I was reading on Estsy an article by Stacey Brooke that gives recommendations to their community on how to help buyers recognize what they are getting when they purchase a hand-made item, and I couldn't help but feel that a lot of it is readily applicable to the world of Truly Free Film. We are talking about hand-crafted personal work, not assembly line market-driven product. Truly Free Film is "a different thing entirely" from Hollywood. Brooke sums it up well:
Your products aren’t the blue arugula created on an assembly line by workers paid far too little and shipped across the country to big box warehouses who take all the money and credit for your blood and sweat. You make things and sell things you put your soul into. You need to impart that message to your buyers. You need to show them — it’s a whole different thing.
What she discusses is also so true about truly free film. Brooke & Etsy suggests to their sellers to document their process and post videos. In the film world, this is our "behind the scenes" video. Generally filmmakers just call this "additional content". Yet, as pointed on Etsy, these videos help audiences and buyers recognize why a work is distinct.
They encourage their community to "bolster their descriptions" about what they are selling, to explain the process in detail. With a complex work like a feature film or cross-media project, this is not simple by any means. Yet the more we understand what an artist set out to accomplish, what they discovered, what their influences were, how things shifted over time -- the more we are allowed into the creative process -- the more we will feel intimate with the artist(s). The move we feel intimate with the artist(s), the more we are likely to promote and curate their work.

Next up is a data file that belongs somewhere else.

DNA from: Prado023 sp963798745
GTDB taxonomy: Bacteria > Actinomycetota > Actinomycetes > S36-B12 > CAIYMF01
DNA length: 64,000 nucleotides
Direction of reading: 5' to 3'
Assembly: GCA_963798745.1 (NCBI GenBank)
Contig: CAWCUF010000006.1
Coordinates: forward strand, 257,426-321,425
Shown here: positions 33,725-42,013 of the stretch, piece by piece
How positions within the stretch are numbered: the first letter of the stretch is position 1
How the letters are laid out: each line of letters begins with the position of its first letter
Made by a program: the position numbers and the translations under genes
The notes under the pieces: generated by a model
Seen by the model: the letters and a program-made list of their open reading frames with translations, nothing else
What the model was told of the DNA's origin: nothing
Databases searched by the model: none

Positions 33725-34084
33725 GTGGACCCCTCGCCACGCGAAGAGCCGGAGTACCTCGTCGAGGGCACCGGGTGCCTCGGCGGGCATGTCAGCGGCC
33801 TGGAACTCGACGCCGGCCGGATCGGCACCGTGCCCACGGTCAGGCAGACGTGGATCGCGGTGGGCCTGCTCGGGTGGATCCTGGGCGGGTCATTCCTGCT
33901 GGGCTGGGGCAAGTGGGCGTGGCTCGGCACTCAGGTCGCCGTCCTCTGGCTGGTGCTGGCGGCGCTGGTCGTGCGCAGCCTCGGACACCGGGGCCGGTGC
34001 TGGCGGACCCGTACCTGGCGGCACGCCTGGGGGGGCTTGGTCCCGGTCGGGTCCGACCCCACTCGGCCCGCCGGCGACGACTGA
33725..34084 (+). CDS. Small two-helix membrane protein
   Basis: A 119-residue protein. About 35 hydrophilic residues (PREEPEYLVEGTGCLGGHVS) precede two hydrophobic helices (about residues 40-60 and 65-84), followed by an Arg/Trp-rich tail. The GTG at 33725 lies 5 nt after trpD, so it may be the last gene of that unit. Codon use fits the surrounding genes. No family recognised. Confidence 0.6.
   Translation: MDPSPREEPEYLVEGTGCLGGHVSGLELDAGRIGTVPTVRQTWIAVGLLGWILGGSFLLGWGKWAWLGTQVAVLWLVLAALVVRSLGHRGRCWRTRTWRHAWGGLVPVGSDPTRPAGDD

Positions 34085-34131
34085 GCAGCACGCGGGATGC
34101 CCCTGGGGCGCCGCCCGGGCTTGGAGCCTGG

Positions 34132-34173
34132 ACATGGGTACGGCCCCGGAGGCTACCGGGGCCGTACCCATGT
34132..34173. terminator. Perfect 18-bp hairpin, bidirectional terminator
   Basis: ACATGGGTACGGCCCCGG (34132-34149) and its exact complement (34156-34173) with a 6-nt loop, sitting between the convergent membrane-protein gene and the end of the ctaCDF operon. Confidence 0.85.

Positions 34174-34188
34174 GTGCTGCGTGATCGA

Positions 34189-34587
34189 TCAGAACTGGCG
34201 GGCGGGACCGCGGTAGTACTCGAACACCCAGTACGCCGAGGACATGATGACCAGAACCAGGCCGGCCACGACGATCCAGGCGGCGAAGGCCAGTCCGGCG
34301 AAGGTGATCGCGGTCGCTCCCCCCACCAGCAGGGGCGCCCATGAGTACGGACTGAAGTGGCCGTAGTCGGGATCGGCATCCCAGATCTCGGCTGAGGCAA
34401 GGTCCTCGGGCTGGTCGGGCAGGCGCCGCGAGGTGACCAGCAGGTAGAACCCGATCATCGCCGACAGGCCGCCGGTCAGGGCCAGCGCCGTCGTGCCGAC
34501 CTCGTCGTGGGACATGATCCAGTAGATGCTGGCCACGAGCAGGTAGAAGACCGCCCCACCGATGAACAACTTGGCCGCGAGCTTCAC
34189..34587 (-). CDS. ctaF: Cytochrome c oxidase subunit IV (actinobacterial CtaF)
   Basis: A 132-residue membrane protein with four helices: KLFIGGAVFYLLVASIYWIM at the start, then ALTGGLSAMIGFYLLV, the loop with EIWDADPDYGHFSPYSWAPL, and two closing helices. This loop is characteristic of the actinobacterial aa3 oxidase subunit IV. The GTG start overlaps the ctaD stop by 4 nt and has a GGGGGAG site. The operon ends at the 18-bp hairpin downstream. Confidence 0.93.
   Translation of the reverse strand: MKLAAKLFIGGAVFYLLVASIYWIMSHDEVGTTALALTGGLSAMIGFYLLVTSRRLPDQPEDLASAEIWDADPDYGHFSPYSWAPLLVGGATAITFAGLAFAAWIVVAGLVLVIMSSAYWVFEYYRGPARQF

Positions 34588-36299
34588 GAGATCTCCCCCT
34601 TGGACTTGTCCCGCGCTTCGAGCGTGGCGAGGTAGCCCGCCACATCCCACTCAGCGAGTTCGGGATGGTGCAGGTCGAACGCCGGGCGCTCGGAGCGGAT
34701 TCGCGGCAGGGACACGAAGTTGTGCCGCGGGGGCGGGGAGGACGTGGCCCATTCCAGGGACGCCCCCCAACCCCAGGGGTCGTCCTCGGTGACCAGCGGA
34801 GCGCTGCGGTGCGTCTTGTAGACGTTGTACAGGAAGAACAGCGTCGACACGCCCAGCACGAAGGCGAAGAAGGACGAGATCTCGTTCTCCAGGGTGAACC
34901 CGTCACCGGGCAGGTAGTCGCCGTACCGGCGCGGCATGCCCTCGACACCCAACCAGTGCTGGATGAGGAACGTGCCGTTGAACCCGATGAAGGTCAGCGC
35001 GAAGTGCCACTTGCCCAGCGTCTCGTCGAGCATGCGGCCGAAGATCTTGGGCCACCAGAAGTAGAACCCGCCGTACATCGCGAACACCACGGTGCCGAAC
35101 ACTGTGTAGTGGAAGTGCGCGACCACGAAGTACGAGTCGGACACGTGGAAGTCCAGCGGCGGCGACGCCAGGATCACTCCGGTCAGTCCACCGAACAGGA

I personally love it when film gets personal. It's one thing to do it with the content, but for me, being of the mind that cinema is really everything that surrounds a particular feature, it's something a whole lot more, when the personal is illuminated in the process. I love the post that Matthew Porterfield did about his film PUTTY HILL because it felt truly heartfelt for me. It was intimate. That is another thing that all these Kickstarter campaigns do for me: they keep it intimate. I see their success and failure measured